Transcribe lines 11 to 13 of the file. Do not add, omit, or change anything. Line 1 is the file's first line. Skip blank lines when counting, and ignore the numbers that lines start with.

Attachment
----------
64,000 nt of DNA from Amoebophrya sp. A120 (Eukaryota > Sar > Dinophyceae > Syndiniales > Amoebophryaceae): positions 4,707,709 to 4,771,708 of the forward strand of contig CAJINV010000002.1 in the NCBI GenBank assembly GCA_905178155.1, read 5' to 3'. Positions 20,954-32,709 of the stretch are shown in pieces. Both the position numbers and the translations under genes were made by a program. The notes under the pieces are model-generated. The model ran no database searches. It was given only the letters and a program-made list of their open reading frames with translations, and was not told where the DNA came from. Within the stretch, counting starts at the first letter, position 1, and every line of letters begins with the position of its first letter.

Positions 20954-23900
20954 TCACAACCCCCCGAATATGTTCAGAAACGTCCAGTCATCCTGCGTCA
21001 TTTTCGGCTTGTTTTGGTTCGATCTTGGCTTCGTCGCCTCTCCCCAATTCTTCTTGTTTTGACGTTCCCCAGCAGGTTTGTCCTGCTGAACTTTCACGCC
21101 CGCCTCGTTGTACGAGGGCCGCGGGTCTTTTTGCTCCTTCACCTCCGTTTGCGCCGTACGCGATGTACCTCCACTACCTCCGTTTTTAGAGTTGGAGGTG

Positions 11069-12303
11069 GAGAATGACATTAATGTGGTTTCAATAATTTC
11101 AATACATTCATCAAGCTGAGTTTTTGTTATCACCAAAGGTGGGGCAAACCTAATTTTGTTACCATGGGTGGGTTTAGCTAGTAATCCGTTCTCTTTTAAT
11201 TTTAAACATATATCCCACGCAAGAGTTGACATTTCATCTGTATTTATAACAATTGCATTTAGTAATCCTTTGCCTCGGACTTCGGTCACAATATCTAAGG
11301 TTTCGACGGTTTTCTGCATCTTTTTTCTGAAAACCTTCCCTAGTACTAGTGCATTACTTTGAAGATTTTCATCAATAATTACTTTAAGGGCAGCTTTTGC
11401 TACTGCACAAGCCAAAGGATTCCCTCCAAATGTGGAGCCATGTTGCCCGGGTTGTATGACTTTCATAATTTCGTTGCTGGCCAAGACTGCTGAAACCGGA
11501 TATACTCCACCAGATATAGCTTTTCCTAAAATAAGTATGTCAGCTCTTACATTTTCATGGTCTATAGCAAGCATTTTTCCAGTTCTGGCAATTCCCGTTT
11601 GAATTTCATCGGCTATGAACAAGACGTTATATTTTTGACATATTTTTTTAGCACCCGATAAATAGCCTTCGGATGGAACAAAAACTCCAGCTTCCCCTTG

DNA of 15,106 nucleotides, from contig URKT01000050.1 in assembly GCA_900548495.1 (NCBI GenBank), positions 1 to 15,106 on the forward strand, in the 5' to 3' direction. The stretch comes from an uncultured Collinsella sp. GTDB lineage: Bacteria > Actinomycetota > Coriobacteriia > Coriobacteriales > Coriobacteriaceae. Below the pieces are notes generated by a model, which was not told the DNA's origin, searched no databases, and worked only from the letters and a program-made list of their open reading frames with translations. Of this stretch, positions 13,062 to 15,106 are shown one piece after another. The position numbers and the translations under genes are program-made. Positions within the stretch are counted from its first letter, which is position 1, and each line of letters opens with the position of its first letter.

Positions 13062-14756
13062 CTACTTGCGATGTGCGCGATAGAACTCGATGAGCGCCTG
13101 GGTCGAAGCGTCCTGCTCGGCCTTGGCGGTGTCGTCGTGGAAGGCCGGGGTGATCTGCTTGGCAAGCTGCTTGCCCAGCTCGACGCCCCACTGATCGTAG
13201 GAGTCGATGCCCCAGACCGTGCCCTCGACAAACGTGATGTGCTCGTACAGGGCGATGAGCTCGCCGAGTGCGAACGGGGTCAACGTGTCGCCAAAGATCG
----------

11401 TACTGCACAAGCCAAAGGATTCCCTCCAAATGTGGAGCCATGTTGCCCGGGTTGTATGACTTTCATAATTTCGTTGCTGGCCAAGACTGCTGAAACCGGA
11501 TATACTCCACCAGATATAGCTTTTCCTAAAATAAGTATGTCAGCTCTTACATTTTCATGGTCTATAGCAAGCATTTTTCCAGTTCTGGCAATTCCCGTTT
11601 GAATTTCATCGGCTATGAACAAGACGTTATATTTTTGACATATTTTTTTAGCACCCGATAAATAGCCTTCGGATGGAACAAAAACTCCAGCTTCCCCTTG